Mississippi Books and Writers

January 2002

Note: Prices listed below reflect the publisher's suggested list price. They are subject to change without notice.

The Peddler's Grandson The Peddler’s Grandson: Growing Up Jewish in Mississippi

By Edward Cohen

Delta (Paperback, $12.95, ISBN: 0385335911)

Publication date: January 2002

Description from Booklist:

Cohen grew up in Jackson, Mississippi, in the 1950s and 1960s. In a city of 100,000 people, mostly Baptists, he was one of about 300 Jews. His immigrant grandparents settled there, coming from Romania, Russia, and Poland. Cohen remembers that the only Jewish institution in town was Temple Beth Israel, located next door to the state women’s club, which didn’t allow Jews, and down the street from his high school, which did allow Jews but not blacks. Farther north was the Jackson Country Club, which allowed neither. Cohen’s grandfather and great uncle founded a clothing store in Jackson, where his father worked all his life and where the author worked every Saturday for much of his childhood. Cohen describes how he left Mississippi for college (the University of Miami), where he met northern Jews and felt again like an outsider because of what he termed his southerness. This thoughtful and beautifully written memoir is a revelation about the allure of assimilation and the evasiveness of identity. —George Cohen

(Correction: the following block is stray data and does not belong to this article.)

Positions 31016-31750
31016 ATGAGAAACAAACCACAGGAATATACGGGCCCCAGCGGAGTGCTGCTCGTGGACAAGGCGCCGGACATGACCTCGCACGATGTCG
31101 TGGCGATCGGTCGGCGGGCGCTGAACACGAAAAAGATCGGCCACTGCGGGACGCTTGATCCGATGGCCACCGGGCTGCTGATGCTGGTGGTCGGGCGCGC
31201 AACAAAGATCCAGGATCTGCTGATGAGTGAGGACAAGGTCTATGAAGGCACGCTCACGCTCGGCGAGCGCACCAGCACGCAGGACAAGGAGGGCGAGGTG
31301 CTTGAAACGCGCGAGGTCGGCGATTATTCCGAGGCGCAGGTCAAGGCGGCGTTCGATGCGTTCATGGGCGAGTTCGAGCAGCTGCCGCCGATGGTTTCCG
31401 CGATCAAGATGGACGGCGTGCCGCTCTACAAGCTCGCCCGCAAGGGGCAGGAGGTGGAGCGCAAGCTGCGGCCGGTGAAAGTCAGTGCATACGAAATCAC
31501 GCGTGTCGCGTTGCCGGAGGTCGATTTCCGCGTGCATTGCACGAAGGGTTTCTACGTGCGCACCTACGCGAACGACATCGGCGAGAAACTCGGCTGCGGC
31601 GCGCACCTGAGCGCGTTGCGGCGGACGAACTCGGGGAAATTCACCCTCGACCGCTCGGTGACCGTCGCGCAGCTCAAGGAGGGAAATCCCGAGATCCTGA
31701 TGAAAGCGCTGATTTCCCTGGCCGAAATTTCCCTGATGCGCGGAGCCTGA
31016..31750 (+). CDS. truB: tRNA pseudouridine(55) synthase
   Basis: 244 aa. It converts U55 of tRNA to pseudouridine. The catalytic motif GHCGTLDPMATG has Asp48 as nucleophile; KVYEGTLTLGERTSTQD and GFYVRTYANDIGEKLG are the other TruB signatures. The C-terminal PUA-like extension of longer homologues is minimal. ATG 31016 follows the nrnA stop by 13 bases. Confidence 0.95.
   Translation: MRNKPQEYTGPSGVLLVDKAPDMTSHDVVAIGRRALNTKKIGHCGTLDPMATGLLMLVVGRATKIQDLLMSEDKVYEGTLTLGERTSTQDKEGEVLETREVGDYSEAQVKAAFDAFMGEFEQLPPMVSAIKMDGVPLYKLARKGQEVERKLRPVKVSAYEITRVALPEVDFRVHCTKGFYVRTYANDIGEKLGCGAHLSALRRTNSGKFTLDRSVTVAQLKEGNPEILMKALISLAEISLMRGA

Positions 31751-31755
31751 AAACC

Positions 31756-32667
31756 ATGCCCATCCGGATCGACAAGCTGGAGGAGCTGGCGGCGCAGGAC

Majesty of the Mississippi Delta

By Jim Fraiser, photographs by West Freeman

Pelican (Hardcover, $18.95, ISBN: 1565548698)

Publication date: January 2002


Architectural/Historical stories about famous antebellum and turn of the century Delta landmarks, with color photography of exteriors and interiors, in Pelican’s “Majesty of” series.

Pompeii ManPompeii Man

By Paul Ruffin

Louisiana Literature Press (Hardcover, $26.95, ISBN: 0945083033)

Publication date: January 2002


Set on the Mississippi Coast and New Orleans, Pompeii Man is the story of the descent of an innocent couple into a hell of fear and violence, a world that neither of them could have imagined in the Big Easy. The reader watches in horror as Stafford loses his wife to a terrifying night of assault and rape in the dark heart of New Orleans, manages to get her back home, then loses her again, perhaps forever, except for the emergence of a detective who takes a personal interest in the case and driven by imagination and determination sets off to free her and bring down the drug lord who holds her captive.

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